Mr. Sienkiewicz, whose work has included posters for Clint Eastwood's "Unforgiven" and "The Green Mile" starring Tom Hanks, pointed out that some classic posters, like the one for Francis Ford Coppola's "Apocalypse Now," found a more artful way to use actors' faces.

"It had headshots," Mr. Sienkiewicz said of the "Apocalypse" poster. "But it also had the ambience and the heat of the jungle, and the levels of desperation. There was lots of information in the poster that set the tone. You don't see that today."

Universal Pictures' president for marketing, Adam Fogelson, agrees that a saturated marketplace has forced everyone to think differently about poster ad campaigns.

"I would say that there is a mistake in equating artistic with distinct," he said, citing Lionsgate's creative use of two strategically hacked-off fingers to sell its "Saw" sequel as a good example of an approach that managed to do both. "Making something different or artistic for its own sake is not the answer I advocate. I am not in the business of creating art, I am in the business of creating advertising."

Mr. Fogelson pointed to his studio's use of Steve Carell's incredulous face for the "The 40-Year-Old Virgin" campaign as an example of a floating head that worked because of the actor's connection to the audience.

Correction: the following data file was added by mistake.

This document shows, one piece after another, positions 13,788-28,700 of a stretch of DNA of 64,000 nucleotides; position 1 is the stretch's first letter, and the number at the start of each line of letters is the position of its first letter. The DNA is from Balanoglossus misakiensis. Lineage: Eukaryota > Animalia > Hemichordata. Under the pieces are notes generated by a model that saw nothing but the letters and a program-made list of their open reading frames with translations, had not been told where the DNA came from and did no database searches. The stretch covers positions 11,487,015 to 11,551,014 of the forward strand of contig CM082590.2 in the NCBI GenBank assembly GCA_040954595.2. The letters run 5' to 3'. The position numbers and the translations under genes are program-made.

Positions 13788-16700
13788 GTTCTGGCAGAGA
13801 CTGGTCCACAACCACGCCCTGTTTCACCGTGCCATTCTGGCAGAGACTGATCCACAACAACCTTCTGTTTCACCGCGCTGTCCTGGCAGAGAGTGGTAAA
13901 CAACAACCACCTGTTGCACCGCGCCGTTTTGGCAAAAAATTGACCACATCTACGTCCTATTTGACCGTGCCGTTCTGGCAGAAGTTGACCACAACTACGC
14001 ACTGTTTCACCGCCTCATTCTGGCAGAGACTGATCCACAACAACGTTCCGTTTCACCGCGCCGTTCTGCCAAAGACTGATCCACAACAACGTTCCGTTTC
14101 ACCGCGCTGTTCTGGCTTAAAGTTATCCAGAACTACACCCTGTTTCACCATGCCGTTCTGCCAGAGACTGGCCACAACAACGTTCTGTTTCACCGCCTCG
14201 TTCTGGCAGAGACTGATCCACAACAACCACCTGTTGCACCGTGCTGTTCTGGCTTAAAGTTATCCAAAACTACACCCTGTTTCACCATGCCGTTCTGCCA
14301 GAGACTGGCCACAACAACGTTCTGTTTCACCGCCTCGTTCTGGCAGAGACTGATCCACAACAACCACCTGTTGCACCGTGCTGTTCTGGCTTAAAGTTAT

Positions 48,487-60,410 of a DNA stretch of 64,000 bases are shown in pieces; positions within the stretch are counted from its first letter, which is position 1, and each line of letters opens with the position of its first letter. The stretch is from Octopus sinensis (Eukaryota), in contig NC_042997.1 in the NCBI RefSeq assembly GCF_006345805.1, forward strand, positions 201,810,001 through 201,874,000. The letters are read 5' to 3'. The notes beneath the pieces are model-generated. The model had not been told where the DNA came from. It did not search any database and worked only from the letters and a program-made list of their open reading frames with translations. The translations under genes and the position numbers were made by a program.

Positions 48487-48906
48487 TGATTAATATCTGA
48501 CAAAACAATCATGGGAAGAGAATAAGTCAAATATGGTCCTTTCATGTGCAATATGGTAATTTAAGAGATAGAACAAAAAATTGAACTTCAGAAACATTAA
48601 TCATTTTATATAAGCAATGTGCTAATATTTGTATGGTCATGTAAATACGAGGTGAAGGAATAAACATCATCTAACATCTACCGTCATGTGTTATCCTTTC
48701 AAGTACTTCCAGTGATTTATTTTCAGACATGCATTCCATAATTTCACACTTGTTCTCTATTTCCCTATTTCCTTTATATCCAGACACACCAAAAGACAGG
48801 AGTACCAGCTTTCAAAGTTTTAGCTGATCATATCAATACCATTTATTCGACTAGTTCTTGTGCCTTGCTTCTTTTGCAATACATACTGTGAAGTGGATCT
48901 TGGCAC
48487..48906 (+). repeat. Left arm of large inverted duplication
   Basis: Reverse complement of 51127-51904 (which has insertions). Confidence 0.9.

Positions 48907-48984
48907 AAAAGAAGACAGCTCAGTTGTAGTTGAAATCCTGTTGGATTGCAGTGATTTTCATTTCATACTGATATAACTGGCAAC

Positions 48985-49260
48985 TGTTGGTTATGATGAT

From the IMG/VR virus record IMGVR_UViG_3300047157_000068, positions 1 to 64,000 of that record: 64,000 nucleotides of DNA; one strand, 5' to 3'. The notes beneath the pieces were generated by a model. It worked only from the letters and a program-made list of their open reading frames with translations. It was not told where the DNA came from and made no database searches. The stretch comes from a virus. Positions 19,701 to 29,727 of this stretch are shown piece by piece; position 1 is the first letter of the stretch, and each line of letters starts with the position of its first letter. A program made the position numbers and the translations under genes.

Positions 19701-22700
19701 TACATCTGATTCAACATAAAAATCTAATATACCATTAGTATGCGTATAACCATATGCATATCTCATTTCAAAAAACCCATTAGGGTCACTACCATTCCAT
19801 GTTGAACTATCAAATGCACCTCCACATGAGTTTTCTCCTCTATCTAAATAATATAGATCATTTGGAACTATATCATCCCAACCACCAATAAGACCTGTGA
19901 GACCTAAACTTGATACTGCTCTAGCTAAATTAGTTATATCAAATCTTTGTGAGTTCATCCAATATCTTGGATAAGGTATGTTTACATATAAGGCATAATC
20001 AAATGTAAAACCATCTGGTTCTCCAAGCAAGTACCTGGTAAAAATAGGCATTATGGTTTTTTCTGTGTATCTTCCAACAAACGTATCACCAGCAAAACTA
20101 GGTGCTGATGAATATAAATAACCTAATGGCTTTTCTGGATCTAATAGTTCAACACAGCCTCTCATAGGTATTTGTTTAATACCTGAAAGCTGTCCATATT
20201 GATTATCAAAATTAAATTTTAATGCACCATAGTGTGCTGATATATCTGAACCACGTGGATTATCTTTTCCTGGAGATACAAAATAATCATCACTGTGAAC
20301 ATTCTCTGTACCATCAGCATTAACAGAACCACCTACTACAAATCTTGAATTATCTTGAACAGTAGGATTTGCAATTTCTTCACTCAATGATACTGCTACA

Using fine-art images to promote movies isn't entirely new: the practice has been common in Eastern Europe, particularly in Poland. Charles Evans Jr., a film producer whose credits include "The Aviator," recently displayed his personal collection of Polish film posters at the Hollywood Entertainment Museum, including a prized one for Roman Polanski's "Rosemary's Baby" (1968) in which an infant hand is clearly seen to be demonic - a plot spoiler, which would never allowed in this country.

In Communist Poland, Mr. Evans noted, poster art wasn't so much about commerce as about expression. "An artist could turn in whatever he wanted," he said. "They were allowed freedoms the other Eastern bloc countries were not."

By contrast, the current trend in the United States is largely about getting people in seats. But once trained to expect a more compelling vision on their billboards and buses, audiences aren't likely to settle for less imaginative, traditional advertising.

"They'd turn on you like a pack of wolves," said Mr. Palen, of Lionsgate. "These campaigns are arduous, and finding people like Mark Kessell is harder than doing floating heads. But it's absolutely necessary."

Monday, January 02, 2006

Communication Design Discussion Group

This semester I'm beta testing a discussion group for Communication Design Students. You can find the link in the navigation area to your right. I will be monitoring the Discussion Board in that group on Wednesday and Thursday afternoons from 4:00 to 5:00, but the discussions will be available to you 24 hours a day. I see it as a place to discuss design topics not covered in your classes - such as job opportunities, design and designers, technology and anything else related to Communication Design. It will also be an appropriate place for you to ask questions about assignments or coursework and have those questions answered either by me or by your colleagues at the college. We'll see how it works out.